Husband of doomed Nepal flight pilot died in plane crash too

Nepal plane crash: Passenger footage shows horrific incident

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On Sunday, Nepal experienced its most deadly plane crash in 30 years, after Yeti Airlines Flight 691 plummeted to its end over the skies of Pokhara as it came in to land. There were 72 passengers and crew aboard the flight, which had travelled from the capital of Kathmandu. None are believed to have survived. Now, as tragic stories emerge of the loved ones lost on Flight 691, one cruel twist of fate has emerged: the co-pilot, a mother, lost her husband to the exact same fate years earlier.

In 2006, Ms Anju Khatiwada decided to become a pilot after her husband — a co-pilot for the same airline — died in a similar crash, according to a Yeti Airlines spokesperson.

Ms Khatiwada used the insurance payout money from the death of Dipak Pokhrel to pay for her travels to the US to train as a pilot, vowing to continue his dream and legacy.

Giving up a steady career as a nurse in the face of opposition from her family, she successfully completed the years of training it required and qualified as a pilot, raising her daughter from her marriage with Mr Pokhrel with the help of her parents, according to the New York Times.

Returning to Nepal in 2010, she took up flying for Yeti Airlines and rose to the rank of captain after racking up thousands of hours on the flight clock. In total, she accumulated a combined 6,300 hours of air experience.

Gopal Regmi, a relative and friend of Ms Khatiwada’s father’s, told the New York Times: “Anju’s father had asked her not to choose the pilot profession.

“After her husband’s tragic death, she was determined to become a pilot.”

Now, tragically, she has met the same fate.

“She was a brave woman with all the courage and determination. She’s left us too soon,” Sudarshan Bartaula from Yeti Airlines told CNN.

Investigations are now ongoing as to what went so terribly wrong in the ill-fated flight. Anup Joshi, a spokesman for Yeti Airlines, has said that the “mountains were clear and visibility was good” and that there was a light wind and “no issue with weather”.

But these tragedies aren’t unheard of in Nepal. Difficult topography and fast-chaining weather conditions in the Himalayan regions make for often perilous journeys with crashes commonplace.

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What is shocking, however, is the death tally of the most recent crash, almost unprecedented in modern times. So too is the way it was captured: videos from both aboard the flight and from the ground show the moments the plane lost control and hurtled towards the ground in chilling detail.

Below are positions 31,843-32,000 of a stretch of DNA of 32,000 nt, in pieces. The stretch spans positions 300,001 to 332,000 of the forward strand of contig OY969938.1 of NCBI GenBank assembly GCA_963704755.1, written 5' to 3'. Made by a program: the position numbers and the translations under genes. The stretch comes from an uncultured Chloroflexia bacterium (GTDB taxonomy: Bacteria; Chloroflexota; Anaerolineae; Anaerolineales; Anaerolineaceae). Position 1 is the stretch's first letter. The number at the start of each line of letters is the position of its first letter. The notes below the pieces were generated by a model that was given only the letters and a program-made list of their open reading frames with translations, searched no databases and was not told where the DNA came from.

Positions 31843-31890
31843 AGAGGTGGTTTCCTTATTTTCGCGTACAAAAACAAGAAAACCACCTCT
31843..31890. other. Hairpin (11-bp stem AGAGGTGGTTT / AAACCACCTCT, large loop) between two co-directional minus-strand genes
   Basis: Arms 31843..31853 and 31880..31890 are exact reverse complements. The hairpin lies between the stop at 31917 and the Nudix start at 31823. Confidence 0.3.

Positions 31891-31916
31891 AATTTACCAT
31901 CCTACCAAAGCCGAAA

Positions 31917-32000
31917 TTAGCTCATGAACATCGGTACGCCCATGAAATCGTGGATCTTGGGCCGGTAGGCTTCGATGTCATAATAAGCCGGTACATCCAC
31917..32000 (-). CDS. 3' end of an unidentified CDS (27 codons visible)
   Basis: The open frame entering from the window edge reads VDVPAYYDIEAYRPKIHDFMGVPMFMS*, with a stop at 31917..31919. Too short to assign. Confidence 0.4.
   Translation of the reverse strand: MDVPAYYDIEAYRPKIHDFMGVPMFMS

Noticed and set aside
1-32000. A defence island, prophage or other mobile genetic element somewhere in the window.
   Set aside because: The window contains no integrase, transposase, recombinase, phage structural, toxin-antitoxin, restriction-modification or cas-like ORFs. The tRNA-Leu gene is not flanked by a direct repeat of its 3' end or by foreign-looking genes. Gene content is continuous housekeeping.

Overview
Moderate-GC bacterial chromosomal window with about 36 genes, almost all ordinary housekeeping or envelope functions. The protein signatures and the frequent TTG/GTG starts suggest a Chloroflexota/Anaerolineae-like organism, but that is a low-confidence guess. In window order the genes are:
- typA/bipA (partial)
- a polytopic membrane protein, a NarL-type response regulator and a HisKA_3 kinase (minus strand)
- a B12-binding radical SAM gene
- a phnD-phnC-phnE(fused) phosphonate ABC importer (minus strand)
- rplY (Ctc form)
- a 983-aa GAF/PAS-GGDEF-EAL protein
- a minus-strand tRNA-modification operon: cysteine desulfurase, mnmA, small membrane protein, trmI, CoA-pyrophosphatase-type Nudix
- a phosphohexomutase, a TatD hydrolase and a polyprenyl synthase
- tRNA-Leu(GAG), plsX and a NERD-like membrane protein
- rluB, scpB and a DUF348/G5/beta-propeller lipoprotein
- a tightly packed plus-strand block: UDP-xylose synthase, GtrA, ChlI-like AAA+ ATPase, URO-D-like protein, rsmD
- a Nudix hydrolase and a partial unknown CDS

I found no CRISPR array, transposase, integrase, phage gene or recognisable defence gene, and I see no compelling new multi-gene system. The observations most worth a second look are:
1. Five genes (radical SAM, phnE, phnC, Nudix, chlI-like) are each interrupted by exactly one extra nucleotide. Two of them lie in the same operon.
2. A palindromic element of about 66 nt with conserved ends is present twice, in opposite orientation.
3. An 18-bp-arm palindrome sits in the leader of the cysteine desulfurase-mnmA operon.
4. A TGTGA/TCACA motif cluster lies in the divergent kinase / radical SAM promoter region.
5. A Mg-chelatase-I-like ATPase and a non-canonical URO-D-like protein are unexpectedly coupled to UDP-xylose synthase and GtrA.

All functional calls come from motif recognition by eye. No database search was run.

In one 90-second live stream broadcast on Facebook, Indian passenger Sonu Jaiswal, who was travelling to an important Hindu shrine, can be seen laughing and joking with three friends as the plane descends ready for landing.

The video shows the aircraft swinging violently to one side before cries are heard. Flames then engulf the live stream.

Vishal Kushwaha, his friend, was meant to be with him and the others during the trip but dropped out at the eleventh hour due to an illness in his family, telling the New York Times that the men were “supposed to come back today (Tuesday, January 16).”

Among those on the plane included 53 Nepalis, five Indians, four Russians, two South Koreans and one person each from Australia, Argentina, France and Ireland. There were also four Nepali crew members.


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Since the early Nineties, Nepal has had 30 deadly air crashes, according to the Aviation Safety Network.

The worst one before this week came in May 2021 when 22 people died on a flight operated by Tara Air, a sister comp

any of Air Yeti, in a 20-minute flight from Pokhara to Jomsom.

Before this, a 2016 Tara Air flight from Pokhara to Jomsom killed 23 people.

The crashes have continued despite the fact that Nepal’s government has introduced a vast range of improvements to aviation safety.

A number of things have been blamed for Nepal’s continued poor airline safety record, things such as the terrain and weather, outdated aircraft, lax regulations and poor oversight.

The latest crash will only further scrutiny around the country’s record, despite it having improved in the safety rankings from 47 per cent in 2009 to 70 per cent in 2022.

While the 2022 audit — the most recent — showed how far the country had come, it revealed continued concerns about shortcomings in air navigation, investigation of incidents and the structuring of implementing safety standards.

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